Who should be allowed inside?
Scholars dig in to the debate on whether police should be able to defeat or circumvent encryption systems.
The iPhone X’s big new features come with a high price tag.
AP Photo/Marcio Jose Sanchez
Apple's latest iPhone sold out within minutes of its launch, but questions still remain about whether that pace of demand will continue and, if so, whether the company's supply chain will be able to keep up.
What attaches us so deeply to our phones?
Why we love our phones so much might be related to our basic yearnings as human beings, explains a scholar, who is also a pastor.
As the iPhone X rolls out, there are plenty of security expectations and concerns waiting to be verified by users and researchers.
While security researchers are yet to perform a thorough analysis of iOS 11 and Face ID, past issues with the hardware and software of the iPhone point to areas of potential concern.
Apple seeks out the high ground.
EPA-EFE/APPLE INC. / HANDOUT
The tech giant has doubled down on its strategy of exclusivity, but does it risk weakening its position in emerging markets?
Many accused Delta, shown here over Tampa in 2014, and other carriers of price gouging ahead of Irma, but it’s just business as normal.
Some consumers were alarmed that airlines were charging thousands of dollars to get out of the hurricane's path. That's actually business as usual for more and more companies.
A smashed screen is just a hazard of having a smartphone.
The guarantees in Australian Consumer Law trump your new phone contract's fine print.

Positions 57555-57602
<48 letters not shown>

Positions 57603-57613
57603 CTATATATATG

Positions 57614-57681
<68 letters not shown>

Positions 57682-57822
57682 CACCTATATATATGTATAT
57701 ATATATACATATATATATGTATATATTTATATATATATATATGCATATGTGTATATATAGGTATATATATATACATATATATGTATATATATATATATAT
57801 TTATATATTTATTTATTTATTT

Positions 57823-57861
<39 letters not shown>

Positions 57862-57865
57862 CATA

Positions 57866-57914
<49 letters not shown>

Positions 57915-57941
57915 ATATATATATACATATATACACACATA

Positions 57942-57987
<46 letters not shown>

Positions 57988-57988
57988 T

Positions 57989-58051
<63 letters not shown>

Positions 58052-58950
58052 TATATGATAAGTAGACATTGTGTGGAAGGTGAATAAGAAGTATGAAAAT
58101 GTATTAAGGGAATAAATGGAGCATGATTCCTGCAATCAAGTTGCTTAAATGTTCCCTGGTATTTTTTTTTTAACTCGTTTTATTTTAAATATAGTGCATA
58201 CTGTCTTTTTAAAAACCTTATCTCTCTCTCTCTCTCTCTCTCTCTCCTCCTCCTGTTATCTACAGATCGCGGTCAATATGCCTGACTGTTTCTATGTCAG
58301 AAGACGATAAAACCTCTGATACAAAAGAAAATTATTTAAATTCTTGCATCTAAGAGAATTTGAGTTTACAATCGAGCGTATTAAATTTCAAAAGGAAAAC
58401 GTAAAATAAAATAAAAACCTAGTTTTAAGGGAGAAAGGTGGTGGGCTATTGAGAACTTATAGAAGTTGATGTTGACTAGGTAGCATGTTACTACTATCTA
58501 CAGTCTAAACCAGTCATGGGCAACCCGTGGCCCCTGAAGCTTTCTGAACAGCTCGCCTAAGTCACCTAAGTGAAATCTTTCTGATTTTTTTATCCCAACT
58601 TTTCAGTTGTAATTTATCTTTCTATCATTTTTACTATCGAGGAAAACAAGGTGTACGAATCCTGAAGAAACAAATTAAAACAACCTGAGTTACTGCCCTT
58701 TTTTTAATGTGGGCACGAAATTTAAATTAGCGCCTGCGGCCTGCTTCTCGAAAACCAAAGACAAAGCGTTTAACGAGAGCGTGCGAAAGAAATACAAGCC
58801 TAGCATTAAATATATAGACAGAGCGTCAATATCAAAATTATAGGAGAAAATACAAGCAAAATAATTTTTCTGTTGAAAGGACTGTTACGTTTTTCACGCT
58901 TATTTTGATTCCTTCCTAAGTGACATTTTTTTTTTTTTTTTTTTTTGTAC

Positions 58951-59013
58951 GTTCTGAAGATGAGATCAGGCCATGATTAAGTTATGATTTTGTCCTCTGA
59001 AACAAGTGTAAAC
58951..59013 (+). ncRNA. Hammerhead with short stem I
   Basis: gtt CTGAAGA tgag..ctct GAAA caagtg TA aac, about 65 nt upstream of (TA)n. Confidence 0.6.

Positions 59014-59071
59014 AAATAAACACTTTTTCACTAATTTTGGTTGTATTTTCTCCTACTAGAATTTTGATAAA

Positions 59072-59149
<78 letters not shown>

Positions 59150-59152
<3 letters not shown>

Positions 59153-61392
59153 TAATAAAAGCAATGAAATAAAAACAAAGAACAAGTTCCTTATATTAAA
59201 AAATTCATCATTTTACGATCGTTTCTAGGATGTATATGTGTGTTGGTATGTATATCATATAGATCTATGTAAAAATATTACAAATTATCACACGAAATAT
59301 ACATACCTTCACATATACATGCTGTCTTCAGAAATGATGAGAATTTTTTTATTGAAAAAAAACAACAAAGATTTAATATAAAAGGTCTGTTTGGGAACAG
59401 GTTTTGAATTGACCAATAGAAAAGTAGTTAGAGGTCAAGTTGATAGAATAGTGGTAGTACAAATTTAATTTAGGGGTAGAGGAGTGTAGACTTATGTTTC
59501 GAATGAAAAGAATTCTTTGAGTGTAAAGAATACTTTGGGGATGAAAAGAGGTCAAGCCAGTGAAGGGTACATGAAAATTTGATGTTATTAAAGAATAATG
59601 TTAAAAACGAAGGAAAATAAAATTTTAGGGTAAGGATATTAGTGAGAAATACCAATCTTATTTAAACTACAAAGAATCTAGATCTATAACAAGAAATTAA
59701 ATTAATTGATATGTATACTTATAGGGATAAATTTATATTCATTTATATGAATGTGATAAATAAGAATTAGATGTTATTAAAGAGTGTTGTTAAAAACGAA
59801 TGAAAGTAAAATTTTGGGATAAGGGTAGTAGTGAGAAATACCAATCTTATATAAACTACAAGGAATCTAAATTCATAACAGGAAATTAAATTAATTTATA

Foxconn was nominated for the 2011 Public Eye Award, which produced this image as part of its campaign to end labour exploitation.
The first ten years of the iPhone has been a bloody decade of labour abuse, especially in Chinese factories such as those run by Foxconn, the world’s largest electronics manufacturer.
How safe is it to use an iPhone?
Some of the iPhone's innovations have made users less secure.
Apple’s products would be a lot more expensive if the U.S. didn’t trade with China.
The president said he's considering ending trade with any country that does business with North Korea. Here's why that will never happen.
Firms like Apple inspire their customers to evangelize for their products.
(AP Photo/Eugene Hoshiko)
Firms like Apple are known to inspire cult-like devotion among consumers. But it's often less about the quality of the product and more about the emotional connection they create with their customers.
Apple's design decisions don't please everyone, but in the iPhone the company created something truly revolutionary that has lasted.
The first iPhone was more a hand-held computer than anything else.
AP Photo/Jason E. Miczek
The iPhone changed the game not because of the technical details of the device, but rather as a result of its creators' imagination and courage.
It was supposed to bring us all together.
How has the first generation of kids to grow up with the iPhone been affected?
A reinvention, yes. But has it taken us in the right direction?
The iPhone mobile revolution put powerful computers in our pockets, but took away our rights to control them. Is that worth celebrating?
Apple's world changing smartphone has had ten years of success, but thing didn't look so good when it launched.
They used to be boring. Now they're little arsonists.
How much did Samsung’s phone sales depend on it looking like an iPhone?
Design patents cover how products look – but how much does appearance contribute to profits?
My kingdom for a duvet …
As life gets faster and working hours get longer, it's tempting to think the Sandman is paying us ever shorter visits.
The digital revolution is great, until it’s time to upgrade.
E-waste image from www.shutterstock.com
Digital devices are ubiquitous. A new film looks at where they come from, who makes them, and where they end up when they're discarded.